Friday, March 4, 2016

Friday Video: Exquisite Embroidery from India

Friday, March 4, 2016

Isabella reporting:

Professional embroiderers are few and far between in America today, but in India - which produces much of the world's commercial fine needlework - embroidery is still an art practiced commercially by both men and women. This short video was produced by the Victoria & Albert Museum in connection with their recent exhibition, The Fabric of India.

Here's the V&A's description for the video:

The embroiderers at the Sankalan embroidery design and production house in Jaipur, Rajasthan, practice a variety of stitch techniques to embellish fabrics by hand. The V&A followed their work on a lehnga, a wedding skirt, from traced outline to finished product. Only by slowing the footage could the incredibly fast stitching of ari embroidery be captured, as professionals perform it so rapidly it is nearly impossible to see with the naked eye.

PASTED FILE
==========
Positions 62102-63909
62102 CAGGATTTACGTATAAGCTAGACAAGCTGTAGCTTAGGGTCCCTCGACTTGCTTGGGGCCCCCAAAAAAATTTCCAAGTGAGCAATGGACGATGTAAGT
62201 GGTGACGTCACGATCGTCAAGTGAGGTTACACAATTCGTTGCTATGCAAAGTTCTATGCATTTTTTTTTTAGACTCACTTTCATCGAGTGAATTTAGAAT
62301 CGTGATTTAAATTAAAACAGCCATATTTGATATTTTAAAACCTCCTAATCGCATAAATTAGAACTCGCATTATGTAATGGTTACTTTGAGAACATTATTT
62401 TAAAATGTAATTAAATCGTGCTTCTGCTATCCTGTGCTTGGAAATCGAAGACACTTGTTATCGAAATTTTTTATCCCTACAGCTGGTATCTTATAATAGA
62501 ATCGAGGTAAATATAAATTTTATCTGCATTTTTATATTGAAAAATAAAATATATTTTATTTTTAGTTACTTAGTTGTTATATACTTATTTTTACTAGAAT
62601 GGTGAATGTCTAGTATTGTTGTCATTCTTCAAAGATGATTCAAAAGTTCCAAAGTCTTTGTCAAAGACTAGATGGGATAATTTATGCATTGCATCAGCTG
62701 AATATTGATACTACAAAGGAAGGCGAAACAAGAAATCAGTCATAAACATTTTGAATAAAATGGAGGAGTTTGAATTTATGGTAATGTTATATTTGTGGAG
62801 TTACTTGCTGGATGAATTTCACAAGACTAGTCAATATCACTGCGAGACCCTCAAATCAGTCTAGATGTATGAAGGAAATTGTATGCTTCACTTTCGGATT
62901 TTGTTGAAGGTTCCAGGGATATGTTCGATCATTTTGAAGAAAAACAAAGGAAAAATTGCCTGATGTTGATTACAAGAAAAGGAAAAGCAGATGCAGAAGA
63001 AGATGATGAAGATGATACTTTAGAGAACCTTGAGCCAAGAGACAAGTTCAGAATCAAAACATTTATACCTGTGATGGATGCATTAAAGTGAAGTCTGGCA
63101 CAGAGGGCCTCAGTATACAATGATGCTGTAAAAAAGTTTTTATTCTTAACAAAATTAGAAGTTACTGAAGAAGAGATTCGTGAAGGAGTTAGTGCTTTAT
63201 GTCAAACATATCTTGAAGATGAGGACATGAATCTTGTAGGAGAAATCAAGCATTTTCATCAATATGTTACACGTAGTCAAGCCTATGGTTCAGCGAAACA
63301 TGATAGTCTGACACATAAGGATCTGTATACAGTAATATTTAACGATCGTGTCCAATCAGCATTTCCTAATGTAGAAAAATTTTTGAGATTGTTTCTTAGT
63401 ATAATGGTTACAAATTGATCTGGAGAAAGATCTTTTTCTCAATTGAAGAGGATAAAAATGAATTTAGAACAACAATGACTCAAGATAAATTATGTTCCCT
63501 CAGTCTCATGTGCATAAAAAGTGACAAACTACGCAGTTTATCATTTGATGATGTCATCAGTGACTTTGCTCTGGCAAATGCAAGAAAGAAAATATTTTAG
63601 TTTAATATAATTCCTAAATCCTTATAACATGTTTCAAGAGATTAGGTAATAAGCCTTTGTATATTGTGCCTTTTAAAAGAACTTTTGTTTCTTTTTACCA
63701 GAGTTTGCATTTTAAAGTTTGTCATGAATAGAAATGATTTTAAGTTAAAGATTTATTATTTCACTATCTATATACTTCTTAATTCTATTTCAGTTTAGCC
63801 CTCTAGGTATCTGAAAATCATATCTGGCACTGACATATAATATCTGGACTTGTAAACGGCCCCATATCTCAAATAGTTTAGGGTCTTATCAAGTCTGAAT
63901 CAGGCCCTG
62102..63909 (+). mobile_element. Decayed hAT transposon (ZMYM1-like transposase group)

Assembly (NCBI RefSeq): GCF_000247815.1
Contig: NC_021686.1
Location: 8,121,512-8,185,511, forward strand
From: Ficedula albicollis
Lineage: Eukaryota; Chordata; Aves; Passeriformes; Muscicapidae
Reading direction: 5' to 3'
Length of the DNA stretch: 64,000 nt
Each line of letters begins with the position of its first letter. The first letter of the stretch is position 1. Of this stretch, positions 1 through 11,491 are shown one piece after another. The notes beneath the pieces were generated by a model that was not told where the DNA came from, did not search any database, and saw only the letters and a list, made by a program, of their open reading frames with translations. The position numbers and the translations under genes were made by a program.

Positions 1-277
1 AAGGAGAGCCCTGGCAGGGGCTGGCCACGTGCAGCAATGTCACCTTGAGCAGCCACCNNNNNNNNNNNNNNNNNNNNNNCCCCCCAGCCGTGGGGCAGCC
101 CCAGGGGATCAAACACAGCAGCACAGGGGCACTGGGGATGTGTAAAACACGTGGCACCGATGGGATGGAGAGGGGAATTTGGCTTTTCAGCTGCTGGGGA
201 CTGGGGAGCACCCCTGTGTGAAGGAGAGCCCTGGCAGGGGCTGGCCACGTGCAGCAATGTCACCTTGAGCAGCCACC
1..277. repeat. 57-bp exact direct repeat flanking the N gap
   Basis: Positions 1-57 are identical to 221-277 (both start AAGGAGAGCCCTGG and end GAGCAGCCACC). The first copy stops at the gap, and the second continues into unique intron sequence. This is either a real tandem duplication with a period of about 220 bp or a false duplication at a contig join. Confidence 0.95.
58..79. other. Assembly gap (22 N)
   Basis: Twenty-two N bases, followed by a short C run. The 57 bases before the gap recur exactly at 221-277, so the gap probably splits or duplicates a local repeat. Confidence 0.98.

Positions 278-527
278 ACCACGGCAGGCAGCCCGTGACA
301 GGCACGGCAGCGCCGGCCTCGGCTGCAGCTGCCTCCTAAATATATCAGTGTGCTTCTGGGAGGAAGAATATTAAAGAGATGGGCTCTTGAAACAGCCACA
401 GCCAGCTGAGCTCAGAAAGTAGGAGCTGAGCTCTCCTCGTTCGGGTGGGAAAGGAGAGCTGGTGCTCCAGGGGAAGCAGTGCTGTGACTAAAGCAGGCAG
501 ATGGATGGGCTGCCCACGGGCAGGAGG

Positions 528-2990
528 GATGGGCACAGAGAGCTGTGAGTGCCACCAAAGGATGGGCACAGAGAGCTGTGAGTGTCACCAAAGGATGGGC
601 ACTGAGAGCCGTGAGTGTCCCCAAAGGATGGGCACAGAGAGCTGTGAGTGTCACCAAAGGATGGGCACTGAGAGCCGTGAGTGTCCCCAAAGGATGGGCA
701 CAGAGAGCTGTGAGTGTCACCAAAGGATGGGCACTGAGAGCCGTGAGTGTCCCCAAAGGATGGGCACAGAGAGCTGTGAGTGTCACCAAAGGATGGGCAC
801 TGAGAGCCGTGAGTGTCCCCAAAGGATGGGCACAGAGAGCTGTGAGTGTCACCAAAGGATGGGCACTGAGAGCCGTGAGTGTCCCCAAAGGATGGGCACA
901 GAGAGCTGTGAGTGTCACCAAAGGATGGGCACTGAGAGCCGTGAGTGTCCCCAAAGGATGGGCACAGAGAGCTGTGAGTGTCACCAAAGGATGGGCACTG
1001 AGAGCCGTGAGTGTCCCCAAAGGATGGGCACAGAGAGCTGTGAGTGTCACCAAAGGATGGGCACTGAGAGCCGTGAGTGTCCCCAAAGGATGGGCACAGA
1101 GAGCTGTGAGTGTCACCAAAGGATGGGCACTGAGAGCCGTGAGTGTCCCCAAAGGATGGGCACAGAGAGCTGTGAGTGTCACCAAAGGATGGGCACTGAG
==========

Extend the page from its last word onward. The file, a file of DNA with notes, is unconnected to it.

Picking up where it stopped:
The extremely fine hook that is being used in the video to create the chained stitches reminded me of tambour work (see my earlier post here) a kind of embroidery that was popular in the 18th-19thc. Since professionally embroidered textiles were being imported from India to France and England at the same time, I'm guessing that the technique was imported as well, and transformed with a larger hook and a French name into an elite lady's pastime. Do any of you needlework historians out there know for certain?


Tegan said...

Well my copy of Dillmont doesn't say, but she does say that "This method of crocheting in a frame is used only for very rich articles. It can be used for narrow borders for veils, headdresses, collars, and jabots; or for larger designs for trimming shawls, fans, the fronts of dresses, etc." So that's the word on the street from 1846.

blandina said...

There is a picture of Madame de Pompadour tambour embroidering here

Reina M. Williams said...

Amazing and beautiful! Thanks for sharing.

String said...

I watched the video before I read below and I immediately went "it looks like tambour!" The patterns I've seen in 18th-19th century tambour are often reminiscent of printed fabrics imported from India during that period.

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